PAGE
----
Young Clergywomen

Once upon a time . .  .

I was a twenty-something clergywomen.  The first time I did the benediction in the sanctuary of my first church, in that brief breath between the “amen” of the last hymn and the moment when the benediction is spoken, I heard someone say, “She can’t be a day over 13,”  I was a pastor but I was a very young person.

Tonight I asked the members of my clergywomen’s group, “How old were you when you were ordained, and all of us were in our twenties except for one who was a wise 30 year old.  Now we are in our 40s and 50s.  And we were not the first generation of ordained clergywomen.  But we were close to being The First.  Most of us were The First Clergywomen that our parishioners had ever seen.

An amazing thing happened today:  a seminarian who happened upon a member of our Preaching Roundtable in a parking lot had just received a phone call offering her a call.  Her first call.   She had happened upon our group, and we gathered around her and laid hands upon her and toasted her.

She is our new sister in professional ministry.

So, here’s my question:  What can 40/50/60-something clergywomen who are among the first ordained women in their churches offer to those who will be ordained in the next year?  My hope is that we mentor each other.

A question to women:  who is mentoring you these days?  Please share.

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8 responses to “Young Clergywomen

  1. This is lovely, Jan!

  2. I hope we offer prayers, support, mentoring, encouragement, open ears to listen and learn with and from them (this one’s big, I think. I learn a lot from those who are newly ordained. Some things haven’t changed since I was ordained–when dinosaurs roamed the earth– but many things have changed.) So, in a sense, I think there’s some mutual mentoring going on…

  3. PS: Happy birthday to you.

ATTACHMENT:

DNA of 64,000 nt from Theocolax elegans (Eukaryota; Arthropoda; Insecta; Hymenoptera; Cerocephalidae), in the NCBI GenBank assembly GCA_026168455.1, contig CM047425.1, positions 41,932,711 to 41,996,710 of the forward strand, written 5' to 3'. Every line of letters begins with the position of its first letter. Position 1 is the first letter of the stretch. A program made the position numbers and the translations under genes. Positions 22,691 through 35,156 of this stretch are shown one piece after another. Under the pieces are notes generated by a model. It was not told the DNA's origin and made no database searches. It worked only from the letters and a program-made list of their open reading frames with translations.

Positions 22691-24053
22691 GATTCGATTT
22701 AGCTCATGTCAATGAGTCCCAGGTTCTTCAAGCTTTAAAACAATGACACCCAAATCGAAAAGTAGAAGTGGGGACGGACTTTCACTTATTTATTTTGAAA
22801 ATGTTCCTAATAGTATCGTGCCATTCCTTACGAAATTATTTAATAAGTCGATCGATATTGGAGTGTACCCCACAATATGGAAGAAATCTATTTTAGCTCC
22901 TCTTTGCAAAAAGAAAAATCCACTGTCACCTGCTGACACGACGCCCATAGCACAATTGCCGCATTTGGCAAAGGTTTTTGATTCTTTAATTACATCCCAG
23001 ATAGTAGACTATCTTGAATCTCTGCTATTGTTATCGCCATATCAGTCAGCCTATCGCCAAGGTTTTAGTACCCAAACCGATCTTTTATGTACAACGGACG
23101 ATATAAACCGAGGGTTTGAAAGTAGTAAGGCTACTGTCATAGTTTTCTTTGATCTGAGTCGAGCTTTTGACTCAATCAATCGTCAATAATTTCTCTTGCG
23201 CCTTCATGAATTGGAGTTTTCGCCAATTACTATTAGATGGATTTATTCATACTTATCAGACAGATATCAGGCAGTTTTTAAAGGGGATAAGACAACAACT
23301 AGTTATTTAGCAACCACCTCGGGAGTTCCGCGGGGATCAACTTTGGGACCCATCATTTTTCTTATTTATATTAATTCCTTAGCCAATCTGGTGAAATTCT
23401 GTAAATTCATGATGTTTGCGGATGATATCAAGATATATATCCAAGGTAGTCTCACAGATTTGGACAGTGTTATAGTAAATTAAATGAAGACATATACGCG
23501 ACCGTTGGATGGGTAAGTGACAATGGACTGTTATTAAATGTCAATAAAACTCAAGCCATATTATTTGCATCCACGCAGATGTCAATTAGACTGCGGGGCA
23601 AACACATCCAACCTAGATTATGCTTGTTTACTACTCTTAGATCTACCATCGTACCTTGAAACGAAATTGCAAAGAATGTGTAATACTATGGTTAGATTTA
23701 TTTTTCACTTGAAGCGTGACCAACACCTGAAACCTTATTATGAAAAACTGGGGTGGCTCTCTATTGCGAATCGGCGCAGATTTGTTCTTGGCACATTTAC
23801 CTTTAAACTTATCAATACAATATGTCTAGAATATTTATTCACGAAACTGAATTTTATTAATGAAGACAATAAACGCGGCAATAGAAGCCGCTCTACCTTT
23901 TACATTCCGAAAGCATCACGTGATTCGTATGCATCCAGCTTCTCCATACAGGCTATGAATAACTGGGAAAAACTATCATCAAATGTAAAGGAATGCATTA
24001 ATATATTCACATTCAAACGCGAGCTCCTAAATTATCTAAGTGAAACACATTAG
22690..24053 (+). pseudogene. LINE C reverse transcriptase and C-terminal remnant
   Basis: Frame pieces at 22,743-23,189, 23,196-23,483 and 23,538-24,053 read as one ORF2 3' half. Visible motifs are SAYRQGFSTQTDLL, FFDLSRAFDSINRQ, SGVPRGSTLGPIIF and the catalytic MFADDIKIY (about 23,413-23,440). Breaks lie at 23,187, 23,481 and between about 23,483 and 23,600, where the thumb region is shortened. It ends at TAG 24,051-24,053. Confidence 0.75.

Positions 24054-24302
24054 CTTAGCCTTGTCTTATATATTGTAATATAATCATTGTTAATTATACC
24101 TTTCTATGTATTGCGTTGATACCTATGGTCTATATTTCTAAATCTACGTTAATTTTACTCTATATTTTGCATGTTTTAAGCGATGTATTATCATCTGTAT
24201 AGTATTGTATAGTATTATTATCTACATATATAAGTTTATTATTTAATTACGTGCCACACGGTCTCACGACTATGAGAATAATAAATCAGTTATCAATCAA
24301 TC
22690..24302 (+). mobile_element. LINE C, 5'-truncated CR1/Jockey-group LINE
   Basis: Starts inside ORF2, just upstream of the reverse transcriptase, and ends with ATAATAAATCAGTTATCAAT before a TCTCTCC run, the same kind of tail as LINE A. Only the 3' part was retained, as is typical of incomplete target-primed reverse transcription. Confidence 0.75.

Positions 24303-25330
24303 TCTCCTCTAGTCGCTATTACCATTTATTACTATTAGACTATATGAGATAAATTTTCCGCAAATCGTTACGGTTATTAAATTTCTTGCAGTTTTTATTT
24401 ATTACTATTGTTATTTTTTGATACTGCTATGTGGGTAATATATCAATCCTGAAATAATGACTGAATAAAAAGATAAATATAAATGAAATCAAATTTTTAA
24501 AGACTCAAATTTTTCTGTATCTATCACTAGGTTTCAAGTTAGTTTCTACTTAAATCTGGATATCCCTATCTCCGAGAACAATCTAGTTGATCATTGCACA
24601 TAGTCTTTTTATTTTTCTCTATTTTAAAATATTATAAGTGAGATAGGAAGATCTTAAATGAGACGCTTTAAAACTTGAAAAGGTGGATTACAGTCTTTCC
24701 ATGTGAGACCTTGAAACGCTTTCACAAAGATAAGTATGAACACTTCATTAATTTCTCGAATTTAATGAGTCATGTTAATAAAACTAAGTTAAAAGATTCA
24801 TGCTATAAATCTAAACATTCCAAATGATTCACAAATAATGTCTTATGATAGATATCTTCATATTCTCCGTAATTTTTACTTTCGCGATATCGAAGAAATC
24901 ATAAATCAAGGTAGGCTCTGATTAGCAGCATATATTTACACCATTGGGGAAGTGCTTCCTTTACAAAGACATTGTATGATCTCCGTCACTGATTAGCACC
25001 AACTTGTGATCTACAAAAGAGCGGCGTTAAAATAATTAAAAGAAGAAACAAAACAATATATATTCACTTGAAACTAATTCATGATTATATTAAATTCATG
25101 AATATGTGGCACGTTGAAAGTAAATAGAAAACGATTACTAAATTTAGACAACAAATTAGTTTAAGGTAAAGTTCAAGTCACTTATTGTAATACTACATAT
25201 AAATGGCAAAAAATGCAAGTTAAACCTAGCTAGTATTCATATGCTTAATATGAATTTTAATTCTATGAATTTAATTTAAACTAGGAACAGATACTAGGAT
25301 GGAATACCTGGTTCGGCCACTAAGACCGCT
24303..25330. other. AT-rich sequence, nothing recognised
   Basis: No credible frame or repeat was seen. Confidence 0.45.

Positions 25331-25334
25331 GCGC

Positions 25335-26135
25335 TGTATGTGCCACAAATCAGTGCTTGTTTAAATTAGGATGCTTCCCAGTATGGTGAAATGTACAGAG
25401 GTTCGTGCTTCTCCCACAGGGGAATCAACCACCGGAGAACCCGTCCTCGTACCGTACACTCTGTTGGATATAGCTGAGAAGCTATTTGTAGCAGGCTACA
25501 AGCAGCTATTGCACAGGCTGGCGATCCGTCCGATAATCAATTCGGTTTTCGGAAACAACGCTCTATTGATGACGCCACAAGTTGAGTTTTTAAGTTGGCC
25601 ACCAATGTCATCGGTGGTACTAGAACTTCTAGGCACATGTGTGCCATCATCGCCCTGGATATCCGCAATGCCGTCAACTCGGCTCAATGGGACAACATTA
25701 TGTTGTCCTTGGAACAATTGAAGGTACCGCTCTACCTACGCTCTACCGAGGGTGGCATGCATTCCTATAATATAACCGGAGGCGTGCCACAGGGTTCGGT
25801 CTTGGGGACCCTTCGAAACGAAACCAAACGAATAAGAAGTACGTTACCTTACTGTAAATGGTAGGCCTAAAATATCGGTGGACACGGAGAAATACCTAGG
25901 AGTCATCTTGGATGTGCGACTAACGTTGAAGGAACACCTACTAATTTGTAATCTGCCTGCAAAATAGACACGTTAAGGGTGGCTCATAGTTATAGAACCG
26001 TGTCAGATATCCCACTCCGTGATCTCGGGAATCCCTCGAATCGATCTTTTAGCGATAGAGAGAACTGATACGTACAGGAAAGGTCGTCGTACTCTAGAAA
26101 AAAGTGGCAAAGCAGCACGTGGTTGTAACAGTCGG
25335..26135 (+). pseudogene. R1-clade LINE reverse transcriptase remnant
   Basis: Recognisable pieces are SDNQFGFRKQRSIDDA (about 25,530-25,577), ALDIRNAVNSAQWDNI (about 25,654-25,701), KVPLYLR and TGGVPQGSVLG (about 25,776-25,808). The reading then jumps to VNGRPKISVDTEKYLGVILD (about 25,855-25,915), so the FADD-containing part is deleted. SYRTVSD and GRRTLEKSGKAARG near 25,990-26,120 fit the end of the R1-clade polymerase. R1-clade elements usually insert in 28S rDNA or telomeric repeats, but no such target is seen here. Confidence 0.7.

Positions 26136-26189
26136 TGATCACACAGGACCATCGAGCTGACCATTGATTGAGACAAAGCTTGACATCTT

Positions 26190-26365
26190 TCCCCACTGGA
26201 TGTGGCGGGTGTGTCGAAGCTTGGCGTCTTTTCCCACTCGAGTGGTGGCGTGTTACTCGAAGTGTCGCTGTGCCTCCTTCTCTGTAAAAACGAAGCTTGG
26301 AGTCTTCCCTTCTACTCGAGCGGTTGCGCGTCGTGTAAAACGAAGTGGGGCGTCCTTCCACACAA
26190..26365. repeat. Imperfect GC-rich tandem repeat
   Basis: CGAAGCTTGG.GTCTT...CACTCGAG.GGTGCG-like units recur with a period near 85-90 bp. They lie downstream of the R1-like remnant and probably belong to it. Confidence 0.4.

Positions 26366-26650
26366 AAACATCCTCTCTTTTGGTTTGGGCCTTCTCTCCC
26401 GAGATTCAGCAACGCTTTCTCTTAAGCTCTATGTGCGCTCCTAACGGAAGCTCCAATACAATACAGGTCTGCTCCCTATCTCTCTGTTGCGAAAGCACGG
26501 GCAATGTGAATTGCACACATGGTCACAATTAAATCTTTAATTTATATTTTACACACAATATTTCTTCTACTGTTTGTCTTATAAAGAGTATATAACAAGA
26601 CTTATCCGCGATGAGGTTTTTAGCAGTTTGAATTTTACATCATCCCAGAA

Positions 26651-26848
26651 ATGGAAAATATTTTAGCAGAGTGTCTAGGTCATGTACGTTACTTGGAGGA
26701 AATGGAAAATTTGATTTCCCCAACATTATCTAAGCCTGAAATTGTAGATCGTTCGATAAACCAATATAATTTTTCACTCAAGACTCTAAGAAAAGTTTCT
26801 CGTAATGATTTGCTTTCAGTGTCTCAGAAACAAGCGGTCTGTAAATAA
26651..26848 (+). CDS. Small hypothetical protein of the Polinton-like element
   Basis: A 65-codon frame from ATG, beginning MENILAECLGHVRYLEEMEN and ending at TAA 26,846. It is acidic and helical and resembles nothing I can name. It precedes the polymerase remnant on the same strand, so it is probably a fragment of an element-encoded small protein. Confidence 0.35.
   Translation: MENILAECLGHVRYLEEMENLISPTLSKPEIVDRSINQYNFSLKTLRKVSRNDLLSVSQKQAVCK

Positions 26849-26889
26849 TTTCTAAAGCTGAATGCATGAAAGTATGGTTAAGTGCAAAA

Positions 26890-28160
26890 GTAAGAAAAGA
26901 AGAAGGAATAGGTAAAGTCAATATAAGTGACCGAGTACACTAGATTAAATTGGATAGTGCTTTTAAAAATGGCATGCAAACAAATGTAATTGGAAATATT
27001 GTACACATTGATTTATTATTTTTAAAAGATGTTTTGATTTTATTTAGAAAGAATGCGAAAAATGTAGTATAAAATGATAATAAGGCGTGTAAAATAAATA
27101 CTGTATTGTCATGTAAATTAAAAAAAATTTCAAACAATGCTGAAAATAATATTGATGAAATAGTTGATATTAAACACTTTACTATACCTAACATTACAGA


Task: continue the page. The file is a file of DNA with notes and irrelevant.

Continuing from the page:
4. Pingback: What is a Mentor? « The Blue Room

  5. I was almost 40 before I was ordained, but had been in ministry for a long while before. I have always enjoyed the opportunity to sit at the feet of the people who have been through it all before. We stand on the shoulders, and all that.
    I was just able to participate in the ordination of a young woman on Saturday, and look forward to all she has to teach me.

    But in my experience, some women have not wanted to be mentors. A few women I have worked with seem to be from the “scarcity” model of ministry–in other words, if they shared with me what they had learned, then it would benefit me and diminish them–so I’ve always tried to tread gently around them because I do not know (but can imagine) how difficult their journey was. I suspect there must have been great pain and suffering to be in the first generation of ordained women. Perhaps it is too painful for them to see how easy (relatively) the journey has been for me.

    • Marci – Thanks for this wisdom. You are right. Some older clergywomen are threatened by the younger clergywomen. But I’ve also found that some younger clergywomen have no interest in being mentored by the older clergywomen because 1) the church is different now (true), 2) the experience of someone who went through the process relatively easily is different from those for whom it was harder (maybe true), and 3) people don’t like to be told what to do – of any age.